ANALYSIS

“It’s no wonder the investigation of the Beirut Port blasts is going nowhere. According to witnesses, it is a microcosm of the system’s corruption and indifference to the interests of the Lebanese people. All of the political chiefs are culpable as their appointees evaded responsibility for the dysfunctional management and lucrative divvying up of revenues without similar concern for port security and transparency. How can the Lebanese believe that these same leaders are going to ever allow vitally needed reforms?”
-ATFL Policy Director Jean AbiNader


One Year After the Lebanese Protests
Saad Hariri is working to put together his fourth government after Lebanon’s parliament voted him into the role of Prime Minister. The effort comes one year after Hariri resigned during government protests last October, and after the resignations of Prime Ministers Hassan Diab and Mustapha Adib. The Lebanese government is under pressure to make reforms in order to unlock IMF aid. (CounterPunch)

ANALYSIS

“The return of Saad Hariri may be either a brilliant stroke to have someone who understands the system in place or more of the same old warlord-dominated shell of a country. One year later, Lebanon aches under a crushing economic collapse, eroding security, continued failure of government-provided services, and ultimatums from key actors to maintain the status quo. The ingredients for success are clear; the will to make the reforms is absent. Where will Lebanon be a year from now?”
-ATFL Policy Director Jean AbiNader

Disclaimer: The views and opinions expressed are those of the author and do not necessarily reflect the position of the American Task Force on Lebanon, a non-profit, nonpartisan leadership organization of Lebanese-Americans.

This Week in Lebanon

OCTOBER 25, 2020
Saad Hariri Renamed Lebanon’s Prime Minister
Human Rights Group Says Lebanon’s Blast Probe Not Credible
US House Representatives Urge Humanitarian Aid

 

Saad Hariri Renamed Lebanon’s Prime Minister
One year after Saad Hariri resigned from his role as Prime Minister, he has been reinstated as PM once again with a slim majority of votes from parliament. Political groups that voted in favor of Hariri’s return include his own Future Movement, the Shia Amal Movement, the Druze Progressive Socialist Party and the Syrian Socialist Nationalist party. The Free Patriotic Movement and Lebanese Forces abstained and Hezbollah did not vote for Hariri either. Tasked with forming his fourth government, Hariri promised to form a government of non-partisan experts and to reconstruct Beirut’s damage left from the August 4 explosion. (Al Jazeera)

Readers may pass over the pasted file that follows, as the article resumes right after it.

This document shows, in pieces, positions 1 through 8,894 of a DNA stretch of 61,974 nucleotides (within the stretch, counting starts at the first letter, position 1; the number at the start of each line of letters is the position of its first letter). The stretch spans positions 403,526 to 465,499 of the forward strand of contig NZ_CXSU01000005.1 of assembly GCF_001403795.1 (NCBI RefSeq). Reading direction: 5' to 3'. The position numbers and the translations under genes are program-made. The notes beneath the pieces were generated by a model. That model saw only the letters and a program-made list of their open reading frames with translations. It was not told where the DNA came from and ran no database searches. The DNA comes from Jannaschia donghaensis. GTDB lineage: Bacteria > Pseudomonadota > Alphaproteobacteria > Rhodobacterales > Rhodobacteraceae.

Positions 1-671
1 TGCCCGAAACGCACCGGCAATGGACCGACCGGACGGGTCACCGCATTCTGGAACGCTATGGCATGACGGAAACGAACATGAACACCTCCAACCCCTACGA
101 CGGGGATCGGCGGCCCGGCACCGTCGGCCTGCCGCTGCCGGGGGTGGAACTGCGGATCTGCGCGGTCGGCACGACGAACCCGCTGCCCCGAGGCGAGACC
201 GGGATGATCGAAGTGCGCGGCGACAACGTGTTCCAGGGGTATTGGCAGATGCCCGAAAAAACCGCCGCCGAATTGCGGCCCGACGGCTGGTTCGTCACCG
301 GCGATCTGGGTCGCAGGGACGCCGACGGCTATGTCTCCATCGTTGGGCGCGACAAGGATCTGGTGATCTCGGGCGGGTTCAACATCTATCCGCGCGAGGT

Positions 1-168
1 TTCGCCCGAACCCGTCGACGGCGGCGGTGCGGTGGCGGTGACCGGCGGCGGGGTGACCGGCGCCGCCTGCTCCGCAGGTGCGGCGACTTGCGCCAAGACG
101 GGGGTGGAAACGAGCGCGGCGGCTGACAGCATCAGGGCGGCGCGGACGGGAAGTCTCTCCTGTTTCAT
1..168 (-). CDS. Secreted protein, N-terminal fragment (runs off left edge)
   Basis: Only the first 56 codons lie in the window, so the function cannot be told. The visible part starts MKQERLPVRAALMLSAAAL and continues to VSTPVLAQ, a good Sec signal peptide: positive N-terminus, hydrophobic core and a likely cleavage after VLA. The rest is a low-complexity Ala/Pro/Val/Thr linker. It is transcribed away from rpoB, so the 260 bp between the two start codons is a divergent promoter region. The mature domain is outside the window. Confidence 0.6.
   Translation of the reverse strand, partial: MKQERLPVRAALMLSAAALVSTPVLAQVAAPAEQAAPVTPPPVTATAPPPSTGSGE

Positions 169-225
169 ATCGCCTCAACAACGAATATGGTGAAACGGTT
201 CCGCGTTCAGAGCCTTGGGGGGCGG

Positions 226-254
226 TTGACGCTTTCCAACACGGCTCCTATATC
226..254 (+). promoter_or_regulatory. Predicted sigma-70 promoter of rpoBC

ANALYSIS

“The hope now is that the incoming PM Saad Hariri can form an independent, reform minded government. The IMF and international donors are clear: an independently empowered government must quickly put forward and begin implementing a “comprehensive” plan of reforms, including financial, economic, political, and social programs, and Lebanon’s parliament must be willing to fast track legislation to support such a plan. Nothing short of this will succeed. Once again, it’s in the hands of the country’s rulers to do what they have failed to do for the past year. UN Special Coordinator for Lebanon Jan Kubis said Thursday, shortly after ex-PM Saad Hariri was named to form a new government, ‘Do not count on miracles, foreign elections or external donors – the rescue must start in Lebanon, by Lebanon.'”
-ATFL President Edward M. Gabriel


Human Rights Group Says Lebanon’s Blast Probe Not Credible
This week Human Rights Watch reported that the Lebanon-led investigation into the Beirut blasts in August has been distorted by political meddling and a lack of judicial independence. The group has called for the United Nations to lead an inquiry into the cause of the explosion. HRW called on international supporters, led by France, to press the Lebanese authorities to accept an independent inquiry. (Associated Press)

ANALYSIS

“It is not enough that the blast occurred but the subsequent investigations have been hamstrung by the oligarchy’s unwillingness to accept responsibility further than acknowledging that it happened on their watch. How long with the Lebanese people remain at the mercy of leaders who avoid leadership and how will they once again trust their justice system when it is manipulated with ease? Time for a transparent international investigation to restore some integrity to the discovery process.”
-ATFL Policy Director Jean AbiNader


US House Representatives Urge Humanitarian Aid
US House Representatives are urging the Trump administration to ensure continued assistance to the Lebanese people following the Beirut explosion. Representatives Guy Reschenthaler (R-PA) and Elaine Luria (D-VA) led a bipartisan letter sent to Secretary of State Mike Pompeo asking for more oversight and action to help Lebanon and ensure that the funds aren’t being misused by Hezbollah. The letter says that Hezbollah exploited $18 million in humanitarian aid sent after the blast. (The Hill)

ANALYSIS

“The bipartisan letter continues a theme of previous appeals from Congress to the Administration: support the Lebanese people and avoid any diversion of this aid to Hezbollah-linked entities. This challenges donors since Hezbollah is entwined with many organizations and agencies. Yet hesitating to provide badly needed humanitarian assistance damages the credibility of the international community. Fortunately, there are many credible international and local NGOs on the ground that can direct resources where the needs are greatest, among the Lebanese and the refugees in the country.”
-ATFL Policy Director Jean AbiNader

Click here for ATFL approved NGOs to donate to.


Disclaimer: The views and opinions expressed are those of the author and do not necessarily reflect the position of the American Task Force on Lebanon, a non-profit, nonpartisan leadership organization of Lebanese-Americans.